Technology Case Competitions: How to Evaluate the Ideal Technology Consultant

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Many universities and companies sponsor case competitions on campuses nationwide.  These competitions typically range from business strategy case competitions to ‘hackathons’ (a pure coding competition).  While both of these competitions evaluate a contestant’s problem solving abilities, neither of them evaluates a candidate’s technological prowess and business skills simultaneously.  It is this combination of abilities that can separate an average technology consultant from the best.  As a result, West Monroe has set out to develop a competition that tests students’ technical and business skills in a competitive yet entertaining and educational format.

Friday, March 6th marked the end of the 2014 West Monroe Partners Technology Case Competition, our third installment of this growing collegiate competition.  The competition pitted teams of up to three undergraduate students against each other to solve a business case by designing, developing, and pitching a custom software application – an accelerated version of what our Application Development team might experience on a client engagement.  This year’s competition involved three universities: Purdue University, the University of Illinois at Urbana-Champaign, and DePauw University.  The competition first started at Purdue back in 2012, at the University of Illinois in 2013, and DePauw University this year.  We hope to incorporate more schools as the competition continues to evolve.

Teams competed in an eight-hour case analysis and coding blitzkrieg at their respective universities.  Members of West Monroe’s Technology & Advanced Analytics practice judged the teams across four different criteria:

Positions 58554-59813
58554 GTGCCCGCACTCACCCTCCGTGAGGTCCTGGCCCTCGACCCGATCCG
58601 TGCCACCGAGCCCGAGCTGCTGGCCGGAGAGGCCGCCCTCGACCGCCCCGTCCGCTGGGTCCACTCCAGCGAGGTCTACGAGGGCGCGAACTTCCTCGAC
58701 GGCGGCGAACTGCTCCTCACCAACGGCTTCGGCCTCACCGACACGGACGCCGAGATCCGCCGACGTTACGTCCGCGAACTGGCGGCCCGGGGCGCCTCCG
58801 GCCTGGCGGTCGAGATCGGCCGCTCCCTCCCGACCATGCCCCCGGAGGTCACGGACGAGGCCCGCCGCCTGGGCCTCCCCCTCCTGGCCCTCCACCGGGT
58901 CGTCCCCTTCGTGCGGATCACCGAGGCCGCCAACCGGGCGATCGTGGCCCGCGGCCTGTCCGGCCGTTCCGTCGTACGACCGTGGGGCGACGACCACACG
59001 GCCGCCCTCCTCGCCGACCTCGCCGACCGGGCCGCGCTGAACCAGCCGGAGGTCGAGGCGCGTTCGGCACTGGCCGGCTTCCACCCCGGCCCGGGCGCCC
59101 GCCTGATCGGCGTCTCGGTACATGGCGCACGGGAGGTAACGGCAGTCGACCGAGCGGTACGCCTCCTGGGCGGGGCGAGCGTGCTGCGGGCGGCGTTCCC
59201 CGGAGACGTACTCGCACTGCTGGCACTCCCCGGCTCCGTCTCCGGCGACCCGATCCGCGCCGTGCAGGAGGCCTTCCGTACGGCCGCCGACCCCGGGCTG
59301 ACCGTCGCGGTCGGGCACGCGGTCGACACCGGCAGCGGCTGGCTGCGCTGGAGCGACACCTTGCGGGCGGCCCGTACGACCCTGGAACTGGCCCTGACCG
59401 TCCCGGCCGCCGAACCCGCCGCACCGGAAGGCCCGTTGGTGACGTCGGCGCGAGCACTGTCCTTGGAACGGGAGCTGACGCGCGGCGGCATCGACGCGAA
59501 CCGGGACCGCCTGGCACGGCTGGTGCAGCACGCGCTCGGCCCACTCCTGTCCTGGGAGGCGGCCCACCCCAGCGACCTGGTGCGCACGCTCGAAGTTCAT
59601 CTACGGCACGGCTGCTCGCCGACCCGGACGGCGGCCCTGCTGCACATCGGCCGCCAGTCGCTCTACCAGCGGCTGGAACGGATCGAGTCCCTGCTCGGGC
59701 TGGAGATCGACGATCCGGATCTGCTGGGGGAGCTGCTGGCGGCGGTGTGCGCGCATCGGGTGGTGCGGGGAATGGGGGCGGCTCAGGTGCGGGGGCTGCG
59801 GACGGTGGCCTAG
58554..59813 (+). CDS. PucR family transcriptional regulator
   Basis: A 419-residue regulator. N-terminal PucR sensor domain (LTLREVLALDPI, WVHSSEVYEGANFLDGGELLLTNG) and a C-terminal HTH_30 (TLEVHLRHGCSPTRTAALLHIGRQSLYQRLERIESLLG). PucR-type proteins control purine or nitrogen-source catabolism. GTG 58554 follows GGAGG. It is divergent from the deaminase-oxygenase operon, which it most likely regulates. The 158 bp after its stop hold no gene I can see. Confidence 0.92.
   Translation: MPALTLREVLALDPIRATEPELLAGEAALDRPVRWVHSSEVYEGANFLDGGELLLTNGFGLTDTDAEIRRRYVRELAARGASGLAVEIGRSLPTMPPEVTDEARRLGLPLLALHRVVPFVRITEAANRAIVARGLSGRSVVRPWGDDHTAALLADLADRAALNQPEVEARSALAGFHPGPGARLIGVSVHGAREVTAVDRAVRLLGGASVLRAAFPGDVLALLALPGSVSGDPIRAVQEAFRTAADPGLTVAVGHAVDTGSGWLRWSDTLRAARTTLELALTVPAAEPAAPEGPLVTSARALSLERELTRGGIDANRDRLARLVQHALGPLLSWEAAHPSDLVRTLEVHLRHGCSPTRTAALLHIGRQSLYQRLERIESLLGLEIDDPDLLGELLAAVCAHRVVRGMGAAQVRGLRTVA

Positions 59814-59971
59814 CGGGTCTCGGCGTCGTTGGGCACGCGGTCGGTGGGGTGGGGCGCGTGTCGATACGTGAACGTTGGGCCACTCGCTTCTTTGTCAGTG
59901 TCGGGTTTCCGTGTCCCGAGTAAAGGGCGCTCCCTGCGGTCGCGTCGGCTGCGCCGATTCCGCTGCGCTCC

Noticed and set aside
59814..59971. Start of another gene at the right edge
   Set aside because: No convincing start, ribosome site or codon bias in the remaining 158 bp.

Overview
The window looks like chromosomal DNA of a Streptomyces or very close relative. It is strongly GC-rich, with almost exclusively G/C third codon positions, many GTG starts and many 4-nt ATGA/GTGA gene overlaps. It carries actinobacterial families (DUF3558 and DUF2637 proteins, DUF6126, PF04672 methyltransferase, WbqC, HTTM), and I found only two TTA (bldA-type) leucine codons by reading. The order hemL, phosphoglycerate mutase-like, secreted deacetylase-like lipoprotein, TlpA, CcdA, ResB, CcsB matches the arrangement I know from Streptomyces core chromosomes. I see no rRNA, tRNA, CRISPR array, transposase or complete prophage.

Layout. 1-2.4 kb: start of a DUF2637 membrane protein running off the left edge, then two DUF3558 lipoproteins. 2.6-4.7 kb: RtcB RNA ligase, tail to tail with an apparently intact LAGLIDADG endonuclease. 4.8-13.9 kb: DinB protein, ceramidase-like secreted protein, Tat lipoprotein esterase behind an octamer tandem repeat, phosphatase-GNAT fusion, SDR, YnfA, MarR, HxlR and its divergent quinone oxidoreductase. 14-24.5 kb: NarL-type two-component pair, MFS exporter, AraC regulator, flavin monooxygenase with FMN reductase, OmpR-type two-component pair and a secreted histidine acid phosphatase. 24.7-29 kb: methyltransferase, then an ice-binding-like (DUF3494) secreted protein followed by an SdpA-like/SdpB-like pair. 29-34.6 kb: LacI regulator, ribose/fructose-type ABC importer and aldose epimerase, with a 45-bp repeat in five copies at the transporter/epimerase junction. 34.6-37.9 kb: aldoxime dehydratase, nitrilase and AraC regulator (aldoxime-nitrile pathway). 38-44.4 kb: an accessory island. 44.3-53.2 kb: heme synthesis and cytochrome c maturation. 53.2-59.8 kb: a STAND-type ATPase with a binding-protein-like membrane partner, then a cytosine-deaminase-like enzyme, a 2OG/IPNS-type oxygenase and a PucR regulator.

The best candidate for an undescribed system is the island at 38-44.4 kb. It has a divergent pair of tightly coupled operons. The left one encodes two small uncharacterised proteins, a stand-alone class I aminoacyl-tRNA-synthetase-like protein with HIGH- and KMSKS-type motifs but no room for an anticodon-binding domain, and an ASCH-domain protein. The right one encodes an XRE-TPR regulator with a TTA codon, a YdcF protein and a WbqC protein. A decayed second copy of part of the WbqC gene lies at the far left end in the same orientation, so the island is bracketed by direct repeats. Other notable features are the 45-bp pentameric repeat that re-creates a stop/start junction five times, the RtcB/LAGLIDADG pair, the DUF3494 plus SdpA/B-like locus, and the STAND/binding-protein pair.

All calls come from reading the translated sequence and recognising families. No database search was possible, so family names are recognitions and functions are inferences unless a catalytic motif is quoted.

• Business solution completeness
  • Application functionality
  • Ability to present the solution
  • Overall solution uniqueness

Beyond these technical and business components, West Monroe was able to look for other key attributes needed in the ideal technology consultant.  These attributes include things such as the ability to work on a team, the ability to deliver a solution within a confined timeframe, and the ability to prioritize application features.

The finalists from each school were then invited to our Chicago office to present their solutions to a panel of our Technology executives.  During the two week period between the on-campus competition and the final presentation, the finalists were able to improve on their technical solutions as well as their presentations.  The final presentation resembled a real software selection process that we commonly see on client engagements.  The West Monroe Technology executives acted as key stakeholders for the case.  The finalists were asked to give a sales presentation and a demo for the software applications they had built.  The finalists were judged again across four categories:

  • Consulting skills
  • Application design
  • Presentation skills
  • Professionalism

While the on-campus competition was focused on evaluating a contestant’s ability to develop a business and technical solution, the final presentation mainly tested the finalists’ soft skills.  This format allowed West Monroe to first test a candidate’s solution development skills, and then evaluate their ability to persuade, enable, and empower a client to decide on the delivered solution.

The competition gave technology focused students an opportunity to showcase their problem solving and technological abilities, business acumen, and creativity.  The students were able to practice these skills while competing for prizes.  West Monroe focused on making this an educational experience for the students throughout the process.  The Technology Case Competition has made a great impact on the advancement of campus recruiting at West Monroe.

Visit our web site to learn more about on campus recruiting.

Phone: 312-602-4000
222 W. Adams
Chicago, IL 60606
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